RevMax 68RFE Signature 1,000 Transmission For 2007-2014 Ram HD 6.7L - Diesel Tech
Six Gears For 1,000hp Rams
As the number of 6.7L Cummins–equipped Rams on the road increased, so did the amount of people looking to modify them. Unfortunately, these enthusiasts quickly learned that the Chrysler 68RFE six-speed automatic transmission was the weakest link in an otherwise stout drivetrain. With as little as a programmer, the 68RFE is prone to failure by burning up the overdrive clutches. Adding much more power can cause the torque converter to fail, or worse. If you’re driving a modified 6.7L with the stock transmission, it’s not a matter of if, but when it will fail.
Fortunately, there are solutions in the marketplace ranging from performance torque converters to full replacement transmissions. Up until now, these have been relegated to people making up to about 750 hp—much more than that and you were looking at swapping in a different transmission altogether. However, with 6.7L horsepower levels creeping into four-digit territory more frequently, the folks at RevMax felt the need to build a transmission capable of surviving this level of torture.
Enter the RevMax 68RFE Signature 1,000. RevMax builds each of these transmissions to the most stringent tolerances, with a single technician from beginning to end building each one. And when they are finished, the person who built it signs each unit. This personal touch shows just how much pride is built into every Signature transmission. To handle the extreme power it’s rated for, the Signature 1,000 includes an array of billet parts, including the input shaft, input clutch housing, underdrive and overdrive hubs, and a billet Stage 5 triple-disc torque converter. Alto Red Eagle clutches with Kolene steels are fitted inside, along with a high-pressure pump and a custom-calibrated valvebody.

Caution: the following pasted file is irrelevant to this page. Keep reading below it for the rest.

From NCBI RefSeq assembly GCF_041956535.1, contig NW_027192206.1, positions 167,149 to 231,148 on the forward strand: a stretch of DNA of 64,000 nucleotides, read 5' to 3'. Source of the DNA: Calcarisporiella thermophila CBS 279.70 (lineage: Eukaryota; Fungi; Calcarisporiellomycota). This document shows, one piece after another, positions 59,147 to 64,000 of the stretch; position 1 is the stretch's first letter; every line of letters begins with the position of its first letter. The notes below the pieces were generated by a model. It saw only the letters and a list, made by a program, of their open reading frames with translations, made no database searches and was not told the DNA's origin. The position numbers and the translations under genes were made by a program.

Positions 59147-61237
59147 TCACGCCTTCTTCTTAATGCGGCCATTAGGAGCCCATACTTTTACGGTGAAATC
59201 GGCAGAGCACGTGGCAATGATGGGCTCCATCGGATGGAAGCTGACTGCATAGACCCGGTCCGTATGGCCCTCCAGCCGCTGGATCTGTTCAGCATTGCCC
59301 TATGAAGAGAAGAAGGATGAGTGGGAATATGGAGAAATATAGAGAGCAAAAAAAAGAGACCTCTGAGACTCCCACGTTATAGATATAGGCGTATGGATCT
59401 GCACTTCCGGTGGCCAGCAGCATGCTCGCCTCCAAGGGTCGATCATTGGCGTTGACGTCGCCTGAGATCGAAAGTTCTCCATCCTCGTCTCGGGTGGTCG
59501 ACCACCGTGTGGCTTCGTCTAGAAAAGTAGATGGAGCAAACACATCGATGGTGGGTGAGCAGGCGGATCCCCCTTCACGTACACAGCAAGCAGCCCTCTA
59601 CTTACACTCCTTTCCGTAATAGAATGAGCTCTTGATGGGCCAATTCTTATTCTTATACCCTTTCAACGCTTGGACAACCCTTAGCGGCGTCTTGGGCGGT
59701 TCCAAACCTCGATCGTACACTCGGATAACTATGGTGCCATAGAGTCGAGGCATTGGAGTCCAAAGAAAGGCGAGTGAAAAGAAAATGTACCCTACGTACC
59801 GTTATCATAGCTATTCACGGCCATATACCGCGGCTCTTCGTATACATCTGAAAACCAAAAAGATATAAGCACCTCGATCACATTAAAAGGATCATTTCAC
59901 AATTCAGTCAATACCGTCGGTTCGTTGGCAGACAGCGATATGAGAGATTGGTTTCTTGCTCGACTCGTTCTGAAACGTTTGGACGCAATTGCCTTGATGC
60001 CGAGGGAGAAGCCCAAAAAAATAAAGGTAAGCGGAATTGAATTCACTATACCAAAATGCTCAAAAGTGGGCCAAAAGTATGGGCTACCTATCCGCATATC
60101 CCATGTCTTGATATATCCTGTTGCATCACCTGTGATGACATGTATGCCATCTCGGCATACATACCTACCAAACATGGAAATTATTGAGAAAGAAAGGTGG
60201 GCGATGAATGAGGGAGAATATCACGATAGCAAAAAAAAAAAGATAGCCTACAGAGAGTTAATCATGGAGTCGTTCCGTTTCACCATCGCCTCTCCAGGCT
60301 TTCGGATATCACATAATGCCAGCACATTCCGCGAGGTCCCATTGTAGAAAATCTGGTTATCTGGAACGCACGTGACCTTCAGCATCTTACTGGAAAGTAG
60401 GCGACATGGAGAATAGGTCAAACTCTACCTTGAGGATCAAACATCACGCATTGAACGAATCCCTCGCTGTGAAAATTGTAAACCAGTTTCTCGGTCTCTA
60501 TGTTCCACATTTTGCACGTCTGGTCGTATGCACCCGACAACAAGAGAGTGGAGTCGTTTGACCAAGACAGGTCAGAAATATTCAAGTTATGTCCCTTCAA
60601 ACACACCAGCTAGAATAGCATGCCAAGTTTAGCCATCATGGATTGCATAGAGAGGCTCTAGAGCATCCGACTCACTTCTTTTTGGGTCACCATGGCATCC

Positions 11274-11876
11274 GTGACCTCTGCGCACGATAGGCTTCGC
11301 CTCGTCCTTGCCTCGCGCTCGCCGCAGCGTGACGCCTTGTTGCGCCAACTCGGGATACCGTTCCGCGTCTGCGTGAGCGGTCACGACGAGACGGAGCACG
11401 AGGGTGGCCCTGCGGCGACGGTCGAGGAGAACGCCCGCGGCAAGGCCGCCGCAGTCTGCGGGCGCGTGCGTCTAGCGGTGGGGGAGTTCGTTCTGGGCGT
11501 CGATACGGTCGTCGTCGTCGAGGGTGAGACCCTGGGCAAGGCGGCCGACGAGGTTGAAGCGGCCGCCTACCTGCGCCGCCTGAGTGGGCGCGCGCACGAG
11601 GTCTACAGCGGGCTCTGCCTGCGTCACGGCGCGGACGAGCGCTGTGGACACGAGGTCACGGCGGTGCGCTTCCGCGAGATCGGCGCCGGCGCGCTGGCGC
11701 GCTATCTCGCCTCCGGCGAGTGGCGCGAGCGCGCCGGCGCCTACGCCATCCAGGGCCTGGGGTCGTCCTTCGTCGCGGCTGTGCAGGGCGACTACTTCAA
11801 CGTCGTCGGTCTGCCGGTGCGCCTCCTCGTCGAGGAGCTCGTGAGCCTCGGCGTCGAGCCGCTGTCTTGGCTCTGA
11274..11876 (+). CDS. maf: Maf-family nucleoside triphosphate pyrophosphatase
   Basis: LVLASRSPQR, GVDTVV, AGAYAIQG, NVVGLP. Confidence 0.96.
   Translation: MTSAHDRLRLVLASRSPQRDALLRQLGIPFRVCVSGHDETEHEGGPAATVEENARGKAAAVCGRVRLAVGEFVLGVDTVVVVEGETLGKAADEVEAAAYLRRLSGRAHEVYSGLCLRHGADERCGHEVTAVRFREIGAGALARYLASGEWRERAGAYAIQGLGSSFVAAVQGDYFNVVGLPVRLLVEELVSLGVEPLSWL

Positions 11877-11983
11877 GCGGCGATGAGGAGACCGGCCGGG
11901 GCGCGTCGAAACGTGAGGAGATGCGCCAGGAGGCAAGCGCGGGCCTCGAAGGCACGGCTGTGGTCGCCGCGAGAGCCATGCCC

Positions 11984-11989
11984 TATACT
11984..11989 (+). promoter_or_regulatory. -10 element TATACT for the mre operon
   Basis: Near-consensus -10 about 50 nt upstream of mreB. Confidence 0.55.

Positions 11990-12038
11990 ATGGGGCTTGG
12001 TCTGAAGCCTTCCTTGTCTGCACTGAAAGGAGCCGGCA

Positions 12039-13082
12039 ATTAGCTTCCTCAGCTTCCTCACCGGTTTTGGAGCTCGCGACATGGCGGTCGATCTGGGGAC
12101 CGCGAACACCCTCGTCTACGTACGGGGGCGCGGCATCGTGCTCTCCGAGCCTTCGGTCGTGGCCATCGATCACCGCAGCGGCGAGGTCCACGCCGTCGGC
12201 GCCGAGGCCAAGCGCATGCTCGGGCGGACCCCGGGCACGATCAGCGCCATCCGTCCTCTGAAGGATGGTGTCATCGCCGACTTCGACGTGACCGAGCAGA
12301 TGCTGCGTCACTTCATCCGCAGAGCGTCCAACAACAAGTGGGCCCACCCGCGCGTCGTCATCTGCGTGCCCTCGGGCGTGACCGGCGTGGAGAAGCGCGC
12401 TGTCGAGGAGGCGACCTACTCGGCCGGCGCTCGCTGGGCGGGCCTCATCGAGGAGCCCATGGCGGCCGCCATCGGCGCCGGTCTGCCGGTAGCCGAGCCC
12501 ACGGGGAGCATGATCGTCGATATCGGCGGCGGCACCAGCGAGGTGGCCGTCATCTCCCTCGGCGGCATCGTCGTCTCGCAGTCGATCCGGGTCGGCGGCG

We managed to get our hands on one of the first models available to the public and plan to put it to the test behind a 1,000hp 2008 Ram HD. We’ll report back soon with how it’s holding up, but for now come along with us as we take a look at what goes into building one of the toughest 68RFEs on the market, and then slap it in for some real-world testing.
Building the Signature 1,000 begins with the teardown of a wasted core. Transmissions come in with a variety of different ailments, but never fear, all internal parts are either checked or replaced.
Technician Jason Lampus is seen here removing the input clutch drum from the core transmission. This housing is the primary focus at RevMax, as it contains the overdrive clutches and is known as the weakest link inside the 68RFE.
With the drum removed from the case, Lampus set to work disassembling the unit.
This is what you never want to see inside any transmission: the stock overdrive clutches have literally welded themselves to the hub.
Unfortunately, this is quite typical of transmissions from trucks with even a mild programmer installed. The thin clutches suffer from coning and deformation due to the increased torque they receive. Note the discoloration and beveled appearance of the factory overdrive clutches.
RevMax utilizes five Alto Red Eagle clutches with Kolene steels, along with a custom clutch piston in the Second gear position (top) as opposed to only three in factory trim (bottom). This results in a 66 percent increase in holding strength.
For Fourth gear, factory is again three clutches and steels (top) and is replaced by a four-clutch setup. The benefit from this is a holding strength gain of 33 percent.